Multiple myeloma is a heterogeneous disease with a prognosis that varies with patient factors, disease burden, tumor biology, and treatments. Certain molecular abnormalities confer a worse prognosis and thus are considered high-risk. These include t(4;14), del(17p), t(14;16), t(14;20), hypodiploidy, and gain(1q)/del(1p). In our previous review in 2013, we discussed the effect of available therapies on prognosis in these high-risk patients. Since then, seven phase 3 clinical trials in relapsed myeloma with 1 to 3 lines of therapy have been conducted, resulting in the approval of panobinostat, ixazomib, daratumumab, and elotuzumab, as well as additional data on carfilzomib. In our current review of these studies, all the novel therapies resulted in an improvement in progression-free survival for high-risk patients, but none of the trials provided clear statistical evidence that they overcame high-risk status. Moreover, there are several limitations in the currently available data. For example, the patient's Revised International Staging System score is generally not reported, and even when it is reported, it is usually at the time of initial diagnosis rather than at the time of study entry. Furthermore, the methodology used to determine risk suffers from technologic issues. Finally, the clonal and allele burden and concurrent molecular abnormalities can affect risk status and prognosis. To determine the optimal therapy for high-risk patients, future clinical trials should provide standardized risk assessments for all patients in addition to hazard ratios for Kaplan-Meier survival curves of high-risk patients vs those of standard-risk patients to determine if high-risk status has truly been overcome by a novel agent.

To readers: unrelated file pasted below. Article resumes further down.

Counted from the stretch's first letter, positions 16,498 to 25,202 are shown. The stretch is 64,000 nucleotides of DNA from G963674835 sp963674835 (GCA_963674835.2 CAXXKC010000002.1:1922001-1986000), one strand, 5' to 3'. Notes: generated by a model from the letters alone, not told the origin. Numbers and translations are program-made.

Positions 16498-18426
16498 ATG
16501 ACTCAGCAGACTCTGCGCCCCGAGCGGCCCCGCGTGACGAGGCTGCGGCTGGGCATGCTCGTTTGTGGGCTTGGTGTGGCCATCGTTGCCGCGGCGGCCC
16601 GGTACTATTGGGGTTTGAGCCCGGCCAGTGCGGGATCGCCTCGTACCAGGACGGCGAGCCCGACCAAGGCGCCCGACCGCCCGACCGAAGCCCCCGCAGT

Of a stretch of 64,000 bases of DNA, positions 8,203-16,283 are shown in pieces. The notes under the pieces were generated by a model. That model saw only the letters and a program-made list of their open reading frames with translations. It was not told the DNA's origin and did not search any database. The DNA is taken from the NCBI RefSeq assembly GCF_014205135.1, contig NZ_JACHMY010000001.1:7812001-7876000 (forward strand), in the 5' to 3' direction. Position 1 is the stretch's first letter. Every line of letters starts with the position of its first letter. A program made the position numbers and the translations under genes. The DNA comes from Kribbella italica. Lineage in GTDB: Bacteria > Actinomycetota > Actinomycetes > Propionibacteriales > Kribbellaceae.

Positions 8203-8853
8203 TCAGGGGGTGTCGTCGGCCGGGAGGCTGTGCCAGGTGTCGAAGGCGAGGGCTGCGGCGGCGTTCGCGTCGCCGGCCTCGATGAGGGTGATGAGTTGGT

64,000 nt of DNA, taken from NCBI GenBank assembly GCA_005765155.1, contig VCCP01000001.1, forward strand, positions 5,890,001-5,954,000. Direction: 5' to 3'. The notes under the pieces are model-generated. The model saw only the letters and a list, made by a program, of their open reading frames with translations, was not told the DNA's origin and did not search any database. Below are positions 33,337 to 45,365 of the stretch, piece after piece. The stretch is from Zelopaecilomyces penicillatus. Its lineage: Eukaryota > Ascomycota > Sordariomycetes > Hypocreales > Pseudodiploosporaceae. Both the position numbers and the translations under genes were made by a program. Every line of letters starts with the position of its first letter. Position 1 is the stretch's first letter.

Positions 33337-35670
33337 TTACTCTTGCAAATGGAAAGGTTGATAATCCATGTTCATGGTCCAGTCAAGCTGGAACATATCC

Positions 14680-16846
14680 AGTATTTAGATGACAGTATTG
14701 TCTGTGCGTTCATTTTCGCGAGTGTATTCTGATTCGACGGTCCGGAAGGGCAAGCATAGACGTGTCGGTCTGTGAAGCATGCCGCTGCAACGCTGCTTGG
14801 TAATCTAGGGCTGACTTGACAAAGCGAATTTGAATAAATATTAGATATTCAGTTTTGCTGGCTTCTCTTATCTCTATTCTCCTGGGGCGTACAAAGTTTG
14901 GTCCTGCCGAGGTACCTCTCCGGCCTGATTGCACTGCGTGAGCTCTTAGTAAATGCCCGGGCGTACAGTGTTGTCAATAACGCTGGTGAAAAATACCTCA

PMID: 29200420 [PubMed - in process]